« 上一页继续 »
THIS WORLD TO THAT WHICH IS TO COME;
DELIVERED UNDER THE SIMILITUDE OF A DREAM.
BY JOHN BUNYAN.
WITH A MEMOIR OF THE AUTHOR.
THE RELIGIOUS TRACT SOCIETY,
DEPOSITORIES, 56, PATERNOSTER ROW, 65, ST. PAUL'S
AND SOLD BY THE BOOKSELLERS.
Great pains have been taken in collating this edition with other copies, in order to render it a correct reprint of the original work. The original side notes, which often throw much light on the text, have been preserved. A very few expressions, that from the lapse of time have become obsolete or offensive, have been altered or omitted.
MEMOIR OF JOHN BUNYAN.
JOHN BUNYAN was born at Elstow, one mile from the town of Bedford, in 1628. "His descent," to use his own words, "was of a low and inconsiderable generation, his father's house being of that rank which is meanest and most despised of all the families in the land." His father was a tinker and brazier. Whether he was a gipsy has been disputed. In after years when John was in soul distress, and was ignorantly but earnestly looking hither and thither for comfort, the thought occurred to him whether his family were of the Israelites or no? For," he says, " finding in the Scriptures that they were once the peculiar people of God, thought I, if I were one of this race, my soul must needs be happy. At last I asked my father of it; who told me no, we were not." Whether the father meant that his was not a gipsy family, or merely that the gipsies were not, as many supposed them to be, Israelites, cannot be determined. He is described in one of the earliest lives of Bunyan as "an honest poor labouring man, who, like Adam unparadised, had all the world before him to get his bread in." Even English tinkers, however, were generally vagrants, and were often confounded with the gipsies.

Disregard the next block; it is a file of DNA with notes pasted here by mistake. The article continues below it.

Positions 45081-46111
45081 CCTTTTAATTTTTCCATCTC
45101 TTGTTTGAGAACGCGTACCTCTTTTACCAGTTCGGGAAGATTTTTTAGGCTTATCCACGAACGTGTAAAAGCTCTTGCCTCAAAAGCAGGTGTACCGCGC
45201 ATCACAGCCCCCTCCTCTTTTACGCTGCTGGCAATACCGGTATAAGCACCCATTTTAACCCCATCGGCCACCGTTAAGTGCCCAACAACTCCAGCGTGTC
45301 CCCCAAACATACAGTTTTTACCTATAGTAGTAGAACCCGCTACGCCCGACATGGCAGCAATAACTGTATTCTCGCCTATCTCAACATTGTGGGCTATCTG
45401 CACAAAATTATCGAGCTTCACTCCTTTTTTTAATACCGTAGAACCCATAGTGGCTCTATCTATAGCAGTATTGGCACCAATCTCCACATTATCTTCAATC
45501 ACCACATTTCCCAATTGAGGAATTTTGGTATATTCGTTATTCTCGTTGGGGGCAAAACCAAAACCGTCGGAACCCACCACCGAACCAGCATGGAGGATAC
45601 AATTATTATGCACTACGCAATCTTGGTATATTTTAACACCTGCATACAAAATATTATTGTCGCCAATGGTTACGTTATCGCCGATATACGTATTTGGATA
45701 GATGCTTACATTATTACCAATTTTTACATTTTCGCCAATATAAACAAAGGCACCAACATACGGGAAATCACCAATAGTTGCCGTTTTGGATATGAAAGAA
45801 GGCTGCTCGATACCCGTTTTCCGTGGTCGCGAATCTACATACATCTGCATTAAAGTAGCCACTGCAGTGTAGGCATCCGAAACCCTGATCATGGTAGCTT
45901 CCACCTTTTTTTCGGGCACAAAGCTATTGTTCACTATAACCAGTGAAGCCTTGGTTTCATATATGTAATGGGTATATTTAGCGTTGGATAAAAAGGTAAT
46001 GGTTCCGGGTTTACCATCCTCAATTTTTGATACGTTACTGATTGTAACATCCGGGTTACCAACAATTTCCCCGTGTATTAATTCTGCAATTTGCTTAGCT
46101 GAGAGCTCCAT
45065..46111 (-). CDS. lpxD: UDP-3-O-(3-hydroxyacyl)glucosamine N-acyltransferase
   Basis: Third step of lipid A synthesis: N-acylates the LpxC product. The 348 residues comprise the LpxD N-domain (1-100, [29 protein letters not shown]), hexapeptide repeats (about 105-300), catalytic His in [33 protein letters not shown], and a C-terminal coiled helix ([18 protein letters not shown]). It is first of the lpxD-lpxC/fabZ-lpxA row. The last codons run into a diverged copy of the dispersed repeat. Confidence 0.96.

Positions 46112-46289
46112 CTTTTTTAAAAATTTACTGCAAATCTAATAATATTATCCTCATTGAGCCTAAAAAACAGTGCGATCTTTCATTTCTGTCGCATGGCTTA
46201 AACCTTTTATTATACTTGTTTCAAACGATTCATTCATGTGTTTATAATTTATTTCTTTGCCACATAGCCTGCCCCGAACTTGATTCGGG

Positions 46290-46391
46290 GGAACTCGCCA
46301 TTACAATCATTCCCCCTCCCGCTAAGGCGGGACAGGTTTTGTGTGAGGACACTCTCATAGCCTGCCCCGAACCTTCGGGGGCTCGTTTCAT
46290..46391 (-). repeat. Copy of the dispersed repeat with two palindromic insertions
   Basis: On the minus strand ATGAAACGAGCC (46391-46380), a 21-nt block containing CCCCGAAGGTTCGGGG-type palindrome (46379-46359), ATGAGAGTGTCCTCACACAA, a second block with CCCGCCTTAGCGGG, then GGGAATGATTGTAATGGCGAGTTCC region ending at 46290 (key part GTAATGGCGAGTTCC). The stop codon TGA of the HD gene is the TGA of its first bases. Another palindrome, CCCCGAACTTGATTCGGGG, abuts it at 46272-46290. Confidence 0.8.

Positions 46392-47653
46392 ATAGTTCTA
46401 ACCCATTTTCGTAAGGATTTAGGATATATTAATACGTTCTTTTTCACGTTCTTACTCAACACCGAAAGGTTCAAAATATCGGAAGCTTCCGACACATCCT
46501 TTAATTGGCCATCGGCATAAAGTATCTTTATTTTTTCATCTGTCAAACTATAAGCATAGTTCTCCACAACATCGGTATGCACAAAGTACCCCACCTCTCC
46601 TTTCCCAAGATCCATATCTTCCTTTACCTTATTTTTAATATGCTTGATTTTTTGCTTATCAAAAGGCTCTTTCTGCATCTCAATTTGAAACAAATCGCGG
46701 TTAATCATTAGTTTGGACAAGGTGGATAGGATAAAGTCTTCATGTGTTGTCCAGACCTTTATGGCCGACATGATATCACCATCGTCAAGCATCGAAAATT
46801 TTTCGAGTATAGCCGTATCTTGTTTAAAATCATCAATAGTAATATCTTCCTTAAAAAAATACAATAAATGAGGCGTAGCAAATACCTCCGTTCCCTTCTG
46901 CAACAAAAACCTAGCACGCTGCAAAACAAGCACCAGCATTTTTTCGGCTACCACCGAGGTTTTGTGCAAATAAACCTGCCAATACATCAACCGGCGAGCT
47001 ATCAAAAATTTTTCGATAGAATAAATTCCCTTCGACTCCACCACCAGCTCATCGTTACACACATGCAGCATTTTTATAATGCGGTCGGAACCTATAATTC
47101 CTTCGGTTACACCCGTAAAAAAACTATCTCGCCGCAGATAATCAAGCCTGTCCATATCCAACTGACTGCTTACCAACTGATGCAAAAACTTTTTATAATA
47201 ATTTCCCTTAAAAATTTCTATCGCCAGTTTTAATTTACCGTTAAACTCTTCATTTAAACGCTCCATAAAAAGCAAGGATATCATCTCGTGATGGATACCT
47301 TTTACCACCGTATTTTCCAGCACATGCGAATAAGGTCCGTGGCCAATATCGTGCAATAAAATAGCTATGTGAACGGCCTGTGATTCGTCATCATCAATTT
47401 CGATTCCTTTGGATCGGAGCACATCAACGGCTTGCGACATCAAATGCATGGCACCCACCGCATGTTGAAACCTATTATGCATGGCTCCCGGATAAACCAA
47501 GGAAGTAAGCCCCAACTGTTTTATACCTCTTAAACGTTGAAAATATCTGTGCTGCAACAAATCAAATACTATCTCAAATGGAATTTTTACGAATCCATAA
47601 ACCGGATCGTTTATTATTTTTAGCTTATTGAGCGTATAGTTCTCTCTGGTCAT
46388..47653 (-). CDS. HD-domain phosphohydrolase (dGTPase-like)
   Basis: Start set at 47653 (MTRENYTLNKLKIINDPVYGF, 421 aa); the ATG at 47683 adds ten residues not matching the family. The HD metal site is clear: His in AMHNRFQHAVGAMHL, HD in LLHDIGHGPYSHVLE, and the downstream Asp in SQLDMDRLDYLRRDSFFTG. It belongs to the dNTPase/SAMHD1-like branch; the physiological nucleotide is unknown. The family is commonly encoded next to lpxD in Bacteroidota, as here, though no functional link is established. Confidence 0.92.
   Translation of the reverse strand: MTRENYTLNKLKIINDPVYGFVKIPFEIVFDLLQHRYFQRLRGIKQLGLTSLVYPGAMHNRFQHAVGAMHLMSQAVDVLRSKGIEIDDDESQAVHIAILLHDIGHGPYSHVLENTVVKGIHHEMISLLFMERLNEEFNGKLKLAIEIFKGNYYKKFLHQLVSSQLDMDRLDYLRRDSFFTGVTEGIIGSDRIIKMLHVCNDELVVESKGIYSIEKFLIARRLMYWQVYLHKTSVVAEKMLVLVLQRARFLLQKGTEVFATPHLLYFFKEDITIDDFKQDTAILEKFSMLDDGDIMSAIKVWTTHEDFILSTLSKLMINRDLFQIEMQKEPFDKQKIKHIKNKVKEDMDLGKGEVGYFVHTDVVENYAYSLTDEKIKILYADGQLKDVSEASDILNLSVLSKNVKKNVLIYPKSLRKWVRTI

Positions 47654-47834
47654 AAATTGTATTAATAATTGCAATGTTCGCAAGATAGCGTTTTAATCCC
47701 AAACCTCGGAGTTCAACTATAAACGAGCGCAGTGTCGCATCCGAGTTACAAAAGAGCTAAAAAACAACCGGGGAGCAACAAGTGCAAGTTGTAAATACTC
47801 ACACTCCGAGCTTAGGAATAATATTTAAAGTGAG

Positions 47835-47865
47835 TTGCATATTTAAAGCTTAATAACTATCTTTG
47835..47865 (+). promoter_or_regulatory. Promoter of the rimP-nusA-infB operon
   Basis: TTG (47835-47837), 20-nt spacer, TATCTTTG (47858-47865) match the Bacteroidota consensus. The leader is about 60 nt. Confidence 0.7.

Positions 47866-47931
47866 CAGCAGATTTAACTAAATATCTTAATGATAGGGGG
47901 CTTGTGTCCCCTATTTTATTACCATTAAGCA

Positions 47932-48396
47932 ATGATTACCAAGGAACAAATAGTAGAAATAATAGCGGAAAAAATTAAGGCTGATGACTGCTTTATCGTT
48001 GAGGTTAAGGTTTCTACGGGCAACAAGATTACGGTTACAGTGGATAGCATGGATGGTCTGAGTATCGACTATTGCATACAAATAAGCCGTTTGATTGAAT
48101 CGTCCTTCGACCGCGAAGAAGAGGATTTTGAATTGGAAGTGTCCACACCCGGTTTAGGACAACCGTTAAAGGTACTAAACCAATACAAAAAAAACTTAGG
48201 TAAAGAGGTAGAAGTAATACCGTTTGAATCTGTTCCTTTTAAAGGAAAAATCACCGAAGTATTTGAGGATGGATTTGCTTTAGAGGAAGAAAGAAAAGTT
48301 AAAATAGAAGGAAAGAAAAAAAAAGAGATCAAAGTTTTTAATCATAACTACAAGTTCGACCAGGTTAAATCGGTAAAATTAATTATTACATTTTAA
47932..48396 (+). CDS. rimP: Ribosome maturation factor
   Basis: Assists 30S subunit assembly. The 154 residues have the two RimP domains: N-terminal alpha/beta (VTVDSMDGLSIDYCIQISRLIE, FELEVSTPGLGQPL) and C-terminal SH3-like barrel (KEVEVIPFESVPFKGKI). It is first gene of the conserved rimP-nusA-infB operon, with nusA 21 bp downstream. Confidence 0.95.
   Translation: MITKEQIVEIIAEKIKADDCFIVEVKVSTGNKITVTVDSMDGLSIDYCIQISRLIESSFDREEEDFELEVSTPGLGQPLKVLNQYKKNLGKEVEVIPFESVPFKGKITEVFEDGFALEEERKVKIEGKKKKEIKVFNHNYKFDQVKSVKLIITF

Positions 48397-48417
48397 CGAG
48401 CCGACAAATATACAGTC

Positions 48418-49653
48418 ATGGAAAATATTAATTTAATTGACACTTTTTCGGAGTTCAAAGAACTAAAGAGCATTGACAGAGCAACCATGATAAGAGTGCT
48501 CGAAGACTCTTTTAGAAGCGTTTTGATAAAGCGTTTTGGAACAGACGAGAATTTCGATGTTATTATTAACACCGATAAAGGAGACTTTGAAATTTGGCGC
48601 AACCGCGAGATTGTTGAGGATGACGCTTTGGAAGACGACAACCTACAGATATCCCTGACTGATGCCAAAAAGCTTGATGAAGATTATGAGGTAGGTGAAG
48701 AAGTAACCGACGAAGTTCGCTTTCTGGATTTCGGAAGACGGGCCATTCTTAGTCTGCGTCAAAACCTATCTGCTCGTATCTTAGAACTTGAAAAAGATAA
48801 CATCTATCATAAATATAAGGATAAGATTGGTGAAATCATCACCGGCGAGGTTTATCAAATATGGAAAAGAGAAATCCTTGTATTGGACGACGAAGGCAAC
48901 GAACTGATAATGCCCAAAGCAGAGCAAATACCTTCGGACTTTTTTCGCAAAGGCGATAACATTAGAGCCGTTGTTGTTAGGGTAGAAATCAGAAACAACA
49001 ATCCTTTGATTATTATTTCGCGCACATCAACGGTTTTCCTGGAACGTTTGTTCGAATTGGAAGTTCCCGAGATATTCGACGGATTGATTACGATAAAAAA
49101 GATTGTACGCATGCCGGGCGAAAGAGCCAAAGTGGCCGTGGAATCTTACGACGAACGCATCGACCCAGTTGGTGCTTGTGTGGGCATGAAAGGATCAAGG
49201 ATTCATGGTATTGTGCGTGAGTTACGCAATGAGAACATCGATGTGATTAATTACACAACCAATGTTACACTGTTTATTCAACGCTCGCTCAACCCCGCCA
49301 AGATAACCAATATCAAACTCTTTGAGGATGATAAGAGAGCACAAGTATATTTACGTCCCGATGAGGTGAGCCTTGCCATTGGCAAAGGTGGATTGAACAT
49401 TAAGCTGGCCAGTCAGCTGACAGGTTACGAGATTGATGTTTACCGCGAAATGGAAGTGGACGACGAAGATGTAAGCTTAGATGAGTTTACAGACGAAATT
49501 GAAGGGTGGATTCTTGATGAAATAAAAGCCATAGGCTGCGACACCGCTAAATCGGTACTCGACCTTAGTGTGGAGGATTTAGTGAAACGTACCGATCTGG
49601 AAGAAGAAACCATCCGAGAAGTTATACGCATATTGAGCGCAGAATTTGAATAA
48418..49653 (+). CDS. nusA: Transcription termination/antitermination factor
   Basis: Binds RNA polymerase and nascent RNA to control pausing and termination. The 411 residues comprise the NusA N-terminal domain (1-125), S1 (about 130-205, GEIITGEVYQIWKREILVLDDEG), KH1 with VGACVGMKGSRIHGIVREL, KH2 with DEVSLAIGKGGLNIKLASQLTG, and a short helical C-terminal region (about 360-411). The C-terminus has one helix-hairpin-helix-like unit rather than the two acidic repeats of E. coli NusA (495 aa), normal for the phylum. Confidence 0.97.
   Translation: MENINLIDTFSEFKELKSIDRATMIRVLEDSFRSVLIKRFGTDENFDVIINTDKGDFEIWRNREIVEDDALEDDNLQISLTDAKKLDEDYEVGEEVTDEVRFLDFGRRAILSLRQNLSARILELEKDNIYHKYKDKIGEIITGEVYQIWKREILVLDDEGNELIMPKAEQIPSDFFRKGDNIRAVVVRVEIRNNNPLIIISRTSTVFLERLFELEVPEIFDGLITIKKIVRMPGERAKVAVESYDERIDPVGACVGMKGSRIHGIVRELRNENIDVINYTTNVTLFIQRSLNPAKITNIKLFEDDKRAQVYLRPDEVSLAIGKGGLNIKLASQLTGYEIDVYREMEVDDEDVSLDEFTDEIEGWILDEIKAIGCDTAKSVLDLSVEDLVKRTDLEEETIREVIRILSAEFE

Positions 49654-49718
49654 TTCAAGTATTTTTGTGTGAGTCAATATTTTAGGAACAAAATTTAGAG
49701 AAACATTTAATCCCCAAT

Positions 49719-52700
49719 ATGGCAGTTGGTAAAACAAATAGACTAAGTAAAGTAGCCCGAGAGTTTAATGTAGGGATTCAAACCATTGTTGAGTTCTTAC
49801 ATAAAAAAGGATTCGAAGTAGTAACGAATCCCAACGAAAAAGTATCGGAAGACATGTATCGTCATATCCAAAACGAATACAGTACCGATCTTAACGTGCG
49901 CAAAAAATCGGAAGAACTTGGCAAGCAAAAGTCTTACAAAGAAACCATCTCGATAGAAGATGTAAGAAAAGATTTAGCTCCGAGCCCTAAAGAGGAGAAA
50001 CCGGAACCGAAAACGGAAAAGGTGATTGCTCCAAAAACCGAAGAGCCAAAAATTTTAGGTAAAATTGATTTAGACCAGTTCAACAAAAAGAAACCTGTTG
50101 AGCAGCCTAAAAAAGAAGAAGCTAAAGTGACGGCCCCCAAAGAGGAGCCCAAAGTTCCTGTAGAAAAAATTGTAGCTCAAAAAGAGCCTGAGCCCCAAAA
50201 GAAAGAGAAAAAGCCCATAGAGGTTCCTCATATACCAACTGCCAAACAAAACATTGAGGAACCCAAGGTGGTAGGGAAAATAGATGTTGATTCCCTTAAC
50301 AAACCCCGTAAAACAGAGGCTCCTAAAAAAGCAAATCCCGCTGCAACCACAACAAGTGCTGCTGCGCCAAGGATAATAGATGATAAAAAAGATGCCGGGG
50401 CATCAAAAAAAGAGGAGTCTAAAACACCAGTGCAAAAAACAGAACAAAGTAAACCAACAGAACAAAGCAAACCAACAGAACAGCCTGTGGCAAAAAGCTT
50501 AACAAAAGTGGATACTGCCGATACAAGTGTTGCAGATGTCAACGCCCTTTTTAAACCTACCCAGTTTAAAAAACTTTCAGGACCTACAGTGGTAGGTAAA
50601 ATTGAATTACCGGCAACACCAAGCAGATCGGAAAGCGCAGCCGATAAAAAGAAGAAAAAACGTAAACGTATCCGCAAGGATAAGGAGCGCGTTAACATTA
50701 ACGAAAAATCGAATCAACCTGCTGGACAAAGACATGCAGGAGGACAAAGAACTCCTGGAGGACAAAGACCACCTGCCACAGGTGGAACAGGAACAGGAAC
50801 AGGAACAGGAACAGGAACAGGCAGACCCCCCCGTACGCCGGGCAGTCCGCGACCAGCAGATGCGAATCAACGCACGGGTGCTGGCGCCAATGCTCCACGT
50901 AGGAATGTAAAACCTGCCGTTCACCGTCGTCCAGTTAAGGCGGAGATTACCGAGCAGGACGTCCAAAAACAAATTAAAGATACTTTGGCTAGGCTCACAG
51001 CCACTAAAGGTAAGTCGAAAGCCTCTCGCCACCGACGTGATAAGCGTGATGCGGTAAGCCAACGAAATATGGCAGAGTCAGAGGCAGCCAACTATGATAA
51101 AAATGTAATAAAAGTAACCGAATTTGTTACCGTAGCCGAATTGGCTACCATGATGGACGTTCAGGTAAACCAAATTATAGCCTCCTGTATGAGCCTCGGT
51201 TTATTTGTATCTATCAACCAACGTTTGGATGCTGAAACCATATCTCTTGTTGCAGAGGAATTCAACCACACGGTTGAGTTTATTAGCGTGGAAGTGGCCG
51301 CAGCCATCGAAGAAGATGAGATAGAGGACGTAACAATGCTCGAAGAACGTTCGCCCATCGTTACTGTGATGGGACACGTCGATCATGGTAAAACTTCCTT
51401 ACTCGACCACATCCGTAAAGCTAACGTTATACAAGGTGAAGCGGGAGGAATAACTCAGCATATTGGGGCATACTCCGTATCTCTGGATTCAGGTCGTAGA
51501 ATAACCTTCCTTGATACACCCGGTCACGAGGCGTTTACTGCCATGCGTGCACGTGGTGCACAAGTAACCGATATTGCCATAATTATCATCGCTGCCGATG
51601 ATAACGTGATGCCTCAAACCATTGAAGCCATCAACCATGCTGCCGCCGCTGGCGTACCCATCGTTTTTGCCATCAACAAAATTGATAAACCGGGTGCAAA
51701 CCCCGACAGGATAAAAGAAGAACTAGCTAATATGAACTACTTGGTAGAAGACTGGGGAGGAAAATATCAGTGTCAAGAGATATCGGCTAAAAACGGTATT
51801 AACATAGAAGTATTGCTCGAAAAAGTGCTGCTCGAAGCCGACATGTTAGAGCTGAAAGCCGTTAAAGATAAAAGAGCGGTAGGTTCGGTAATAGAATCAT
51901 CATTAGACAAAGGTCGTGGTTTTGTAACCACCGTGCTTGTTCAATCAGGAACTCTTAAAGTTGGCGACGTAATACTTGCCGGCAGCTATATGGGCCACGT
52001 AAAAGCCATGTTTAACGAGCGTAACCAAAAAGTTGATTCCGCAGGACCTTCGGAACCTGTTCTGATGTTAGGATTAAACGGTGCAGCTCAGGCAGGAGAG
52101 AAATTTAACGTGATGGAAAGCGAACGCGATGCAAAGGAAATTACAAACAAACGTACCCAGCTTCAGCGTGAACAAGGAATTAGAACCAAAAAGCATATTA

The elder Bunyan, though a vagrant in his calling as a tinker, had a home at Elstow, and John was put to school when a boy.